Pollution – What happens to all that packaging?

 Another part of the island life that was never part of it’s original heritage is the packaging from these manufactured goods.  Items like steel food containers, aluminum cans, plastic bottles and bags with a metallic lining are being shipped to the island and are offloaded from shipping containers by the tens of thousands every couple of weeks.  With these imported materials comes a requirement to dispose of these materials on island or export them for reclamation of the natural resources they contain.  In the case of many Pacific Island Nations with no recycling programs, the eventuality for the majority of these items is the community landfill.   For islands with recycling initiatives in place, these programs are often source separated materials – requiring individualized participation at a community drop off point instead of curbside pickup.  The need to expand collection he problem can be addressed by acquiring the next stage in technology, MRF Units.  The issue is expanding the capacity to recycle to include single stream sources like generated from public recycling containers like those found in community parks and at business locations, further allowing or even mandating by law – curbside collection that occurs in most, but not all, states.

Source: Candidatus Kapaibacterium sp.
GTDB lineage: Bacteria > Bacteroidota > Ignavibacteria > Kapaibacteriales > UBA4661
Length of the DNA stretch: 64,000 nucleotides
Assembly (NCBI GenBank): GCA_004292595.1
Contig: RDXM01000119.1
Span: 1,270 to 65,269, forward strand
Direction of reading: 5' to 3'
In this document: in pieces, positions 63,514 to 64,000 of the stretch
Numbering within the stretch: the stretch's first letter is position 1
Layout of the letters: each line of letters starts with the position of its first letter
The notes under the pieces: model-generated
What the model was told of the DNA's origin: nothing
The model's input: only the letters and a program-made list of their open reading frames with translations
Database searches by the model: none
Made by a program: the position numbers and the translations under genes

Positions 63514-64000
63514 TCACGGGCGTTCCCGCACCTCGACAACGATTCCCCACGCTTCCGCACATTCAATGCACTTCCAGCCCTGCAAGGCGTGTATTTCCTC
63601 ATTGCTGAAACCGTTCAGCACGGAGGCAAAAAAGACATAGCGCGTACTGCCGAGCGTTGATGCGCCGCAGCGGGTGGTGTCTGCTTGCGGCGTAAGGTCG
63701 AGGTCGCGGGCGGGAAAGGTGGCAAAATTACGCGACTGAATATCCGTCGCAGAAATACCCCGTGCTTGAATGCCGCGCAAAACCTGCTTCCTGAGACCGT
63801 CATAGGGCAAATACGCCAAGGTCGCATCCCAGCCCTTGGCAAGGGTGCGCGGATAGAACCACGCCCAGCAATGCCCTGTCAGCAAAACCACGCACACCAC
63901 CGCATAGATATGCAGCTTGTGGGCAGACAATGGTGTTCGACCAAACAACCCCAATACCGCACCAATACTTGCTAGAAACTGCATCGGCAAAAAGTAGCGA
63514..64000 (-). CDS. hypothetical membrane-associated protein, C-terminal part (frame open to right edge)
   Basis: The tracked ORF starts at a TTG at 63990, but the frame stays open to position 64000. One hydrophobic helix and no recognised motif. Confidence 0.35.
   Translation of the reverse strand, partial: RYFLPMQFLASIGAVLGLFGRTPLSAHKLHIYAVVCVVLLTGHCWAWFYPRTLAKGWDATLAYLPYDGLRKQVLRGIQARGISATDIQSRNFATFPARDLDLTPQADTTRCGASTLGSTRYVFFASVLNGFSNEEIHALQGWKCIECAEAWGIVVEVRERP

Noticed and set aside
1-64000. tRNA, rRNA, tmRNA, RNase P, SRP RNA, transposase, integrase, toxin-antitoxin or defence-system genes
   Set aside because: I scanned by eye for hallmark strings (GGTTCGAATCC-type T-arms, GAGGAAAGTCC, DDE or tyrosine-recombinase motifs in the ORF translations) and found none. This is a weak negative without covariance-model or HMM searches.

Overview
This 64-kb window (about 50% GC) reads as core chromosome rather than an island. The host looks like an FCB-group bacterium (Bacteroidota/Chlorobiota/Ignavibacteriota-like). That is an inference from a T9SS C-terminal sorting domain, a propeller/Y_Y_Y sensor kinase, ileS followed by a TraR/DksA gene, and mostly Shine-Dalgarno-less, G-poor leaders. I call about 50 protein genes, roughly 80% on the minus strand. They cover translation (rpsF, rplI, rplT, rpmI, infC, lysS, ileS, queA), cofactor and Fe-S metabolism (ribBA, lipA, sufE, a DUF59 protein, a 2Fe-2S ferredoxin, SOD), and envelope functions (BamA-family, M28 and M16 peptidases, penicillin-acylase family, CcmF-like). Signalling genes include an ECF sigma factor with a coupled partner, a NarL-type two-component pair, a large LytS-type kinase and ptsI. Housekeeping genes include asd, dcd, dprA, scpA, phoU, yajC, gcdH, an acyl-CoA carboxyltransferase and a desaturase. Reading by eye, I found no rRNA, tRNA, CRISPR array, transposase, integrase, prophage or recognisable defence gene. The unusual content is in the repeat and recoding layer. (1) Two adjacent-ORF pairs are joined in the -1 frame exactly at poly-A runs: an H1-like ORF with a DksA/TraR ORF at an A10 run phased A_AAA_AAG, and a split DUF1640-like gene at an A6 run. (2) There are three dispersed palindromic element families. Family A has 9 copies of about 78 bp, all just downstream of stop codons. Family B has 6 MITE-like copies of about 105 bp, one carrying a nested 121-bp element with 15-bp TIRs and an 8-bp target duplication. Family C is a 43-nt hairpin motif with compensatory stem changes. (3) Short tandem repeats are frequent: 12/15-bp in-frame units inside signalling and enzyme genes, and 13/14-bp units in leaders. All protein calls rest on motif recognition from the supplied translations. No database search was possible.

Littering is a common behaviour in American Samoa.

Aluminum cans are littered into this hole in the sidewalk on a regular basis even though they are collected multiple times a week. This type of mentality shows the lack of education and need for local recycling programs.